|Photo credit: Michael Piazza|
I spent this past week on the rugged Central Coast of California, in Monterey. Around 500 UU ministers gathered there to attend the Institute for Excellence in Ministry, a week-long program of worship, workshops, and welcome rest. This is the third Institute I’ve attended and perhaps the best.
While there, in addition to attending the seminar on Preaching and Worship, facilitated by a friend and former colleague, Rev. Michael Piazza, now a United Church of Christ minister with the Center for Progressive Renewal, I also enjoyed the beautiful coast in the free time the conference planners thoughtfully included. I ran three days along the shore; the ocean’s crashing waves providing the sound track to my runs, with an occasional descant belted out by seagulls. There is so much oxygen at sea level, it felt glorious to run in the warm air; the sea salt mixed with my sweat, stinging my eyes, but I didn’t care. I just squinted a little and kept on running.
Another wonderful opportunity I had to visit the Butterfly Pavilion where the Monarch butterflies overwinter. Pacific Grove, where I stayed, is one of a handful of places in California where the Monarchs migrate as winter approaches. Although the Monarch butterflies are ubiquitous in the U.S and even as far north as Canada, they can’t survive the freezing temperatures and so, when the days get shorter and colder, they migrate. Generally, those east of the Rockies spend the winters in the high mountains of central Mexico, while those west of the Rockies come to California’s Central Coast.
It’s an amazing phenomenon in many ways: while traveling to their winter homes, they can fly as much as 200 miles a day, and take several months to arrive. Astonishingly, the life span of the adult Monarch butterfly is only 2-4 weeks, so they live long enough to mate and lay the eggs for the next generation before dying. Unlike other migratory animals, then, the Monarch migrates to a sanctuary it has never seen; in fact several generations of Monarchs have been born as larvae, transformed into butterflies, and died before the ones I saw ever made to the safety of the eucalyptus, Monterey pine and Monterey cypress trees that provide shelter and food.
On my list of things to do before I’m 60, seeing the Monarch butterflies in their overwintering home was high on the list; imagine my delight when I discovered their winter habitat was only a mile from the hotel where I was staying! On our free time on Wednesday, my friend and colleague, Gretchen Haley, and I hiked to the Pavilion along a green trail with beautiful trees providing a dramatic, welcoming archway for us. Once there, we discovered the Pavilion was a simple path, open and free to the public, that wended its way through trees and bushes and there, halfway down the path, thousands upon thousands of Monarch butterflies flew in the air above us or clustered on trees so thickly they looked like a rich harvest of autumn leaves about to be unleashed upon the earth.
It was a cool, overcast afternoon, and so the monarchs kept close to the warmth and shelter of the trees but they were still amazing and marvelous to behold. I thought about their lives, their dedication to living in what is essentially a perpetual migration, laying eggs, before dying, the eggs hatching into larvae that become adorable caterpillars before that final transformation into the regal Monarch butterfly who would continue the cycle again. And I wondered how it felt, to be a part of the generations that got to gather together in the thousands, seeing their beauty reflected, as in a multi-faceted mirror of nature, in the wings and eyes and antennae of their brothers and sisters. I wondered how it would feel to be the a part of the generation that leaves, finally, in the spring, going to far flung places across the nation to share their beauty with us.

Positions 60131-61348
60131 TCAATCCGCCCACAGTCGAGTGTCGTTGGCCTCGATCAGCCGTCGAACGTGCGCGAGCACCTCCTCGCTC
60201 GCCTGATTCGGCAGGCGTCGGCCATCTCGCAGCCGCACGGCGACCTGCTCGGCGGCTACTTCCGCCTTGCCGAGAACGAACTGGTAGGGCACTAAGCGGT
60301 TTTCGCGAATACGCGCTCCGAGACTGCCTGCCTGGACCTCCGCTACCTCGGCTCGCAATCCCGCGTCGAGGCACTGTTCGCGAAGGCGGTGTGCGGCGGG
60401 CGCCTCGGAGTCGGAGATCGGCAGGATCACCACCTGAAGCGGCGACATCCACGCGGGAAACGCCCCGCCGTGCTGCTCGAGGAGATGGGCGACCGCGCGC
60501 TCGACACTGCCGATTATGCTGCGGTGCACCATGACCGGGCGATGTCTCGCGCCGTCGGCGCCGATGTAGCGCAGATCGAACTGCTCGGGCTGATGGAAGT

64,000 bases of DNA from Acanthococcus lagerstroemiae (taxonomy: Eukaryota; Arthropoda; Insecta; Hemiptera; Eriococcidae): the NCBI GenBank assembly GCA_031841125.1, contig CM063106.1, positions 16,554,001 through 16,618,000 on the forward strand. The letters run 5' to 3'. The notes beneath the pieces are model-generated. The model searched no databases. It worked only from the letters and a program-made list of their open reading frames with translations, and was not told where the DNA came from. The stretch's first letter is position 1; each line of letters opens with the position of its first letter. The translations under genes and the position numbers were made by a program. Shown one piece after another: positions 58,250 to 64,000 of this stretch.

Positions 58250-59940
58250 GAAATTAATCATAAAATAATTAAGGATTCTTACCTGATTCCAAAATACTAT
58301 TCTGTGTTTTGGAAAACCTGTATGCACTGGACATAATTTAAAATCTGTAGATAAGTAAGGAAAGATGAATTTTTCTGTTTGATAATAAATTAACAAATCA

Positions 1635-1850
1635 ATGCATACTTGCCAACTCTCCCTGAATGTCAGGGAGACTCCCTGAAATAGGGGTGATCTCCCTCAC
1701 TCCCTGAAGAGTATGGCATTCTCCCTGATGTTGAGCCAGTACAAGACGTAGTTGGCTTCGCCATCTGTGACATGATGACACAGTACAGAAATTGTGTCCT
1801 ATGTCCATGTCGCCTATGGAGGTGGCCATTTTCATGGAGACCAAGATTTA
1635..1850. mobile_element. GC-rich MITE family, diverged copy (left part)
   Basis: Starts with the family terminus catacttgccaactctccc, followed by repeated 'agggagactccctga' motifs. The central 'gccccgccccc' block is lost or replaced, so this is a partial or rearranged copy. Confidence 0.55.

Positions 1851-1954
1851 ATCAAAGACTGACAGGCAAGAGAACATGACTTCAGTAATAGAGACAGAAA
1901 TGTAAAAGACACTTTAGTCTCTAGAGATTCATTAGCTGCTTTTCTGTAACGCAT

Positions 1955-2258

|Opening Worship Service at Institute for Excellence in Ministry|
I thought of my own congregation of ministers just a mile down the road, and how it felt to be a part of the generation that comes together, that sees the peculiar beauty of what it means to be a minister reflected in the eyes and faces of my kindred folk who talk in the language of memorials and budgets, of baby naming and difficult divorces, of shepherding and exhorting. It underscored for me the need for ministers to gather as a whole.
This was reflected in the powerful worship sessions where we ministers could sit in the congregation and be ministered to, rather than have to be the ones up on the chancel. It gave ministers who love to sing a chance to join the 100 voice choir, directed by Jason Shelton, and to blend their voices with others in music that they didn’t choose, didn’t prepare, and wouldn’t be speaking after. There were chaplains available to minister to ministers seeking solace, or wisdom, or the presence we give out so freely in our own home congregations or hospitals or navy battalions and the scores of other places where we would scatter at the end of the week, leaving the familiarity and comfort of our shared experience in this mystical, beautiful place.
This business of perpetual migrating sounds exhausting, but there is a wholeheartedness in it as the beautiful butterflies do simply what they are called to do, and don’t worry about the rest. I guess that is where wholeheartedness is found in ministry-- which can also be an exhausting undertaking at times—in doing simply what we are called to do, in being in the moment whether in shared fellowship with other ministers, in our places of ministry, in our homes with our families, in the migratory rhythms of our lives.
And perhaps that is what we all need to do: stop seeking an antidote to exhaustion—whether in the form of more caffeine, or self medication, or other ways we try to numb ourselves—and instead to seek where we are called to be, in this moment, in this generation, in this mystery.